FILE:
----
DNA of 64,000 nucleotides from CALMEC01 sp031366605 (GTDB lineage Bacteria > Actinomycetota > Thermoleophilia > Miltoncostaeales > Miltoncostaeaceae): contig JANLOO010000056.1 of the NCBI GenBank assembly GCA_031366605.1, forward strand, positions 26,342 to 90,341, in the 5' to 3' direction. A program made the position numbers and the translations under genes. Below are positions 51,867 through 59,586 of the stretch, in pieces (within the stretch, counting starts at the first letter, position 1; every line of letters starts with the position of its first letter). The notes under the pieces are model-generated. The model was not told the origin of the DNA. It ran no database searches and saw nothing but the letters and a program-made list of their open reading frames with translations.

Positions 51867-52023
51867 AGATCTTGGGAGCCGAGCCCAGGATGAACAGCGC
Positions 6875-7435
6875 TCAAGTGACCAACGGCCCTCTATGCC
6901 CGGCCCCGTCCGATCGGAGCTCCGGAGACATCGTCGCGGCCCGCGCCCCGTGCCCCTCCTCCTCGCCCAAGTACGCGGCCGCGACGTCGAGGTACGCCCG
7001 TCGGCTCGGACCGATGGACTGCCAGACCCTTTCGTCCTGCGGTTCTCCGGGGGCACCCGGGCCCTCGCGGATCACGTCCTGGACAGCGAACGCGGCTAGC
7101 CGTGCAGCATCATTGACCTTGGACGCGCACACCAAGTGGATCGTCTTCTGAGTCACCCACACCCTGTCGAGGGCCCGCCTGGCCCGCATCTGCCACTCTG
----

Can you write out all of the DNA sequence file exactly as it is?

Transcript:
DNA of 64,000 nucleotides from CALMEC01 sp031366605 (GTDB lineage Bacteria > Actinomycetota > Thermoleophilia > Miltoncostaeales > Miltoncostaeaceae): contig JANLOO010000056.1 of the NCBI GenBank assembly GCA_031366605.1, forward strand, positions 26,342 to 90,341, in the 5' to 3' direction. A program made the position numbers and the translations under genes. Below are positions 51,867 through 59,586 of the stretch, in pieces (within the stretch, counting starts at the first letter, position 1; every line of letters starts with the position of its first letter). The notes under the pieces are model-generated. The model was not told the origin of the DNA. It ran no database searches and saw nothing but the letters and a program-made list of their open reading frames with translations.

Positions 51867-52023
51867 AGATCTTGGGAGCCGAGCCCAGGATGAACAGCGC
Positions 6875-7435
6875 TCAAGTGACCAACGGCCCTCTATGCC
6901 CGGCCCCGTCCGATCGGAGCTCCGGAGACATCGTCGCGGCCCGCGCCCCGTGCCCCTCCTCCTCGCCCAAGTACGCGGCCGCGACGTCGAGGTACGCCCG
7001 TCGGCTCGGACCGATGGACTGCCAGACCCTTTCGTCCTGCGGTTCTCCGGGGGCACCCGGGCCCTCGCGGATCACGTCCTGGACAGCGAACGCGGCTAGC
7101 CGTGCAGCATCATTGACCTTGGACGCGCACACCAAGTGGATCGTCTTCTGAGTCACCCACACCCTGTCGAGGGCCCGCCTGGCCCGCATCTGCCACTCTG